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In September 2021, the data protection authorities of each G7 nation met virtually to discuss a technological or innovation issue that they believed required closer cooperation to address properly. The ICO, which co-chaired the meeting, called for a complete overhaul on cookie consent.
Internet cookies enable business owners to track the activity of their website visitors, helping them paint a clearer picture of what their customers want. They have their benefits for consumers, too, saving their login credentials and making access to their favourite sites seamless, as well as solely providing content that the user will likely be interested in. However, as the ICO argued, the current cookie consent system is tired, flawed and in need of an overhaul.
Its biggest issue is rooted in pop-ups – the notification users receive each time they enter a site asking them to agree to using cookies. It has become such a chore to users that most will almost instinctively hit accept with little consideration. This is a major problem because it means they do not have meaningful control over their data and leads to people sharing more information than they are likely aware of, and ideally would like.
The current system, albeit extremely useful for business owners, also has its pitfalls; it is costly and such pop-ups can contribute to poor user experience which reflects badly on the company. Instead, the ICO envisages a future where users can establish lasting privacy preferences to counter regular pop-ups, something they say will make web browsing smoother and more business friendly while putting the control of personal data back into the consumer’s hands.
The proposal for a complete cookie consent overhaul is likely to have caused much concern and unrest among marketing departments across the globe. It will be seen as inconvenient for those countries in which data subject consent falls low on the list of priorities, particularly when it comes to online tracking.
Moreover, since the ICO’s vision revolves around giving consumers more control of their data, companies will likely lose out on a lot of insights they currently have access to as its likely that more and more consumers will restrict what they share.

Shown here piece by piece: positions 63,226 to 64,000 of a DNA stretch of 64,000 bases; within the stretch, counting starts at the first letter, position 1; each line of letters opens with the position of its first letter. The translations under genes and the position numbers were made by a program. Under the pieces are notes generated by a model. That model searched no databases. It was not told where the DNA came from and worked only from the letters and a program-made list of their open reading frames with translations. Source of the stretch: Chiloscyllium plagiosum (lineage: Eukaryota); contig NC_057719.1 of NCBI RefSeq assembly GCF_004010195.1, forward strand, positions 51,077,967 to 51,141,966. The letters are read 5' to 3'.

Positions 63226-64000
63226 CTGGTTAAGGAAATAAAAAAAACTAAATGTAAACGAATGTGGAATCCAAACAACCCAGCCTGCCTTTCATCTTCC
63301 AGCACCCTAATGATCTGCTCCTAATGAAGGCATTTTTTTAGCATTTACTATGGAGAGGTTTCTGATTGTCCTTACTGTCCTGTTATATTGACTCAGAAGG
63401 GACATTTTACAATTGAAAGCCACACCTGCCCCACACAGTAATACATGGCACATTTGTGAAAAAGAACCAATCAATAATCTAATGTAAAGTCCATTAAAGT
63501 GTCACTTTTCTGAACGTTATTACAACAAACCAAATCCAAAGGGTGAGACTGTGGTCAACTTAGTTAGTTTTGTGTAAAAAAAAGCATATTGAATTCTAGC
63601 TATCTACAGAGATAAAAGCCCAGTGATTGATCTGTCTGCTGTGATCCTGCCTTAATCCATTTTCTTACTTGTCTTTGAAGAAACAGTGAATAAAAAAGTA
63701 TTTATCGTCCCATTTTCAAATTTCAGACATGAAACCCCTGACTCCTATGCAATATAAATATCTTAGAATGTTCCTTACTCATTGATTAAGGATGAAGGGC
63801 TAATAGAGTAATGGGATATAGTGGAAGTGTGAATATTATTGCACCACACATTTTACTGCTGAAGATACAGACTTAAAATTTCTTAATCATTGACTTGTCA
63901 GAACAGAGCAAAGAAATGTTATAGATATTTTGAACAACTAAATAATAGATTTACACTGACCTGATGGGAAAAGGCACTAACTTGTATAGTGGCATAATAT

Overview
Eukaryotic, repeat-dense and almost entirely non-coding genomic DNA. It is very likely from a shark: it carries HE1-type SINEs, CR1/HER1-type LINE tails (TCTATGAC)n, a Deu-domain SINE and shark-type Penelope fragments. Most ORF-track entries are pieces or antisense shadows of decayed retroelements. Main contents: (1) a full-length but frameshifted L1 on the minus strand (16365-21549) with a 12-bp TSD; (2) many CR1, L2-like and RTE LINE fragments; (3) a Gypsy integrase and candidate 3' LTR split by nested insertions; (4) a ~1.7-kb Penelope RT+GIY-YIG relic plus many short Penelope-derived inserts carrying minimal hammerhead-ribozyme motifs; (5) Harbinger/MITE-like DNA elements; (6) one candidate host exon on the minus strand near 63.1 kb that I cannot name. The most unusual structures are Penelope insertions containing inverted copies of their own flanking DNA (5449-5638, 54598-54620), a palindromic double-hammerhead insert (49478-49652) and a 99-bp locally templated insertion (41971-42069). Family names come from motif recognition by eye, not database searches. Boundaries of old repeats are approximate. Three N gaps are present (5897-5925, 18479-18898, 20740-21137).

Their proposed lasting privacy settings could also cause some upset – it risks users potentially taking a one-size-fits all approach to cookie consent and setting universal preferences across all websites. As a result, genuine, trustworthy websites will be tarred with the same brush as the dangerous, sinister sites that carry bad reputations.
Another consideration around the overhaul is the ongoing phase-out of third-party cookies which are already impacting what marketing intelligence companies have access to. Scheduled for a 2022 roll-out spearheaded by Google Chrome, this will see third-party cookies blocked, preventing embedded apps from tracking individuals.
This change is a cookie overhaul in itself, and for companies to have to respond and deal with another so soon would put many businesses under a lot of pressure to remain compliant. Instead, legislators should first allow companies to overcome the challenges presented by the phase out of third-party cookies, before enforcing such a dramatic overhaul of cookie consent as suggested by the ICO.
Read more about cookie consent
- Outgoing information commissioner Elizabeth Denham will call on her equivalents across the G7 group of countries to collaborate on an overhaul of cookie consent pop-ups.
- The Competition and Markets Authority is opening a consultation on commitments offered to it by Google to ensure its Privacy Sandbox proposals do not harm digital advertising markets.
And yet, however relevant these concerns are, the cookie consent system does need updating. Privacy compliance and online users having control of their personal data is paramount, and this is reflected in the involvement of the G7.
If the user is going to be prioritised, privacy programmes need to modernise and move away from the paper-based approach to compliance. More than ever, organisations require robust programmes and technology which are flexible enough to adapt to the ever-changing privacy environment. Companies are often intimidated by it, or put off by the initial upfront cost, but compliance needs to be a part of every business’ DNA, and there is support available to help companies navigate the constantly changing landscape.
Should the ICO’s proposed cookie overhaul come into fruition, companies receiving expert advice will be best positioned to respond and keep on top of the new legislation. It is encouraging to see the importance the UK is putting on the rights of data subjects, as we continue to drive trust into the fabric of our businesses and set a leading example to the rest of the world.
Peter Borner is co-founder of The Data Privacy Group, a global data privacy compliance services provider.